Here are just a few reasons to consider enrolling in a summer program focused on political science.

1. Explore Political Science as a Potential Major

Right now, you’re evaluating where your life will take you — or at least what you want your college experience to be. If you’re interested in pursuing an undergraduate degree in political science, now’s the time to explore if that major would be a good fit for you.

2. Exposure to College-Level Academics

A summer at Harvard Summer School and other summer programs can also help prepare you for the college experience. At Harvard Summer School, you’ll participate in engaging class discussions, learn about new concepts and ideas, and think deeply about those topics of study. 

You’ll also get a sense of the college environment, your instructor’s expectations, readings and homework, and the satisfaction of knowing what it’s like to succeed in a Harvard classroom.

3. Reduced Course Load

You’ll be able to get a feel for the college experience while balancing only one or two courses with a reduced course load, and the option of taking courses to earn college credit (Secondary School Program) or simply for the experience (Pre-College Program). This can help ease you into what the expectations for a college class are like.

4. Make Connections

Being in classes with like-minded students from around the world offers the unique opportunity to make new friends and be exposed to new ideas. You’ll have the chance to work on projects, explore career paths, and take on creative challenges together.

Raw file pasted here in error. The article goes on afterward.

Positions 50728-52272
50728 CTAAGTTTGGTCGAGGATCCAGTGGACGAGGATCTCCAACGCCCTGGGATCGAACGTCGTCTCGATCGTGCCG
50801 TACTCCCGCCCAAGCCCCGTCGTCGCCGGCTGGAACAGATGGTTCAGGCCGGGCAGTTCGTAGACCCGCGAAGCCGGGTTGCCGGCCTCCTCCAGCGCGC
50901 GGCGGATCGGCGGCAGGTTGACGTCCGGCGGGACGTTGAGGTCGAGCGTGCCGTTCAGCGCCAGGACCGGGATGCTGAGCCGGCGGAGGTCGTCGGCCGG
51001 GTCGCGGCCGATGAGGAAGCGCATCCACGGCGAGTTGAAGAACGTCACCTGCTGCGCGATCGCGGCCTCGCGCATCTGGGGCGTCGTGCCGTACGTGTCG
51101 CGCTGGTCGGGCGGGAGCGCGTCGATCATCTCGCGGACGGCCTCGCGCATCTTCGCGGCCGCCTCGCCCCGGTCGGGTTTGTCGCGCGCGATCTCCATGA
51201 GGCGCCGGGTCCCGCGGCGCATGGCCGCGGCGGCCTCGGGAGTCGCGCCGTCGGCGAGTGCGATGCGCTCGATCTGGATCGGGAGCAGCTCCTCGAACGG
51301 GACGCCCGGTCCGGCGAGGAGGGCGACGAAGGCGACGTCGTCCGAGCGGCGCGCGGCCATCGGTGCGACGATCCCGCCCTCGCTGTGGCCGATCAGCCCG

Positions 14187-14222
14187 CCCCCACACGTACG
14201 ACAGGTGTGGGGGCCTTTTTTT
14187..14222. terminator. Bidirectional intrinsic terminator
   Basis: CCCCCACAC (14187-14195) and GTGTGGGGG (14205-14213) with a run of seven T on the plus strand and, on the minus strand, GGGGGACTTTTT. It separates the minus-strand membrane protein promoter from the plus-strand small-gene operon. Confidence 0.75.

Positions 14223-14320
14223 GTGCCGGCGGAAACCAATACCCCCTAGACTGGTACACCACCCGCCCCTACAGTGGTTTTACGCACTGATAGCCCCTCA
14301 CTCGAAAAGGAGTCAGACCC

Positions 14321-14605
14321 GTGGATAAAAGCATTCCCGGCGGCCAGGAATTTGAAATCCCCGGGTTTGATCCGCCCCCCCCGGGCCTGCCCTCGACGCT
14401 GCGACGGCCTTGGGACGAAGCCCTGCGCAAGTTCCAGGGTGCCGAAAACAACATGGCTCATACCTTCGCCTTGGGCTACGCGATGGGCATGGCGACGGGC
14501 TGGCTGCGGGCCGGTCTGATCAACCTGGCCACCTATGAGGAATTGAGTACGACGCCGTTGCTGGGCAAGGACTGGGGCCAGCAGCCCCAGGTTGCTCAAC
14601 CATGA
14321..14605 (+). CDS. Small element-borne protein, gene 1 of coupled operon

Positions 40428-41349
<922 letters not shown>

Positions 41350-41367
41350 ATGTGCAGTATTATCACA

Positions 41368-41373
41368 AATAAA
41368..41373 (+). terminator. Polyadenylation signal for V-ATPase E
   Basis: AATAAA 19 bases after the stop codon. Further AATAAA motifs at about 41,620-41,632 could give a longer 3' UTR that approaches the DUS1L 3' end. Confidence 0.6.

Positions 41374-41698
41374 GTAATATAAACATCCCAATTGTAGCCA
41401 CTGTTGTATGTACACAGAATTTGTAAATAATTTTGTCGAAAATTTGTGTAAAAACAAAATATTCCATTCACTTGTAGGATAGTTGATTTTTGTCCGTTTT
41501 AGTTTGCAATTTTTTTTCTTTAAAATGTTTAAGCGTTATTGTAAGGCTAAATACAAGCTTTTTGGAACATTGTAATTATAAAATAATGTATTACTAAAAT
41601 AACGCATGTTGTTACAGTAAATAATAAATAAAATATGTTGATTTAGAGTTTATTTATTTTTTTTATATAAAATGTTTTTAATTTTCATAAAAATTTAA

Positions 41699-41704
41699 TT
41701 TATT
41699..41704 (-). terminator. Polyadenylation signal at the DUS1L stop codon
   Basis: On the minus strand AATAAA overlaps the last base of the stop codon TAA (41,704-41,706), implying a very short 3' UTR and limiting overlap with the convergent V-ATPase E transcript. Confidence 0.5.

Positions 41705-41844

The students you connect with on campus may become part of your future undergraduate cohort, or may even become best friends for life.

5. Keep Your Academic Skills Up to Date

Research has been conducted on the “summer slide,” or the loss of skills and knowledge when school isn’t in session. Enrolling in a summer program at Harvard is a great way to keep up your academic skills over the summer, and even bring new skills with you when you return to class in the Fall.

6. Elevate Your College Application

As you think ahead to college, consider what you could include in your application that will help admissions officers see you as the ideal student to join their school. Including that you took college courses in political science at Harvard Summer School — especially if you’re applying as a political science major or minor — can certainly help boost your application. Read our blog for more ways to boost a college application during the summer.

7. Not Just Academics

Attending a summer program isn’t just about academics. Life on campus will encourage connections with fellow students, and give you the chance to experience dorm life and independence

More About Harvard’s Summer Programs for High School Students

If you’re looking for an engaging and unique environment in which to take a summer of political science courses, why not look at attending Harvard Summer School?

Harvard offers two summer programs for high school students.

The Harvard Summer School Pre-College Program for high school students is a 2-week, non-credit program that allows you to take courses without the pressure of being graded. Multiple two-week sessions run over the course of the summer, so you can choose which dates work best for you.

The Harvard Summer School Secondary School Program for high school students is a 4- or 7-week, for-credit program that immerses you into what the college experience will be like. Flexible options are offered in the 7-week program to commute to campus or study 100 percent online.If you’re ready to get started planning your summer of political education and engagement at the Harvard Summer School, head to our College Programs for High School Students page today.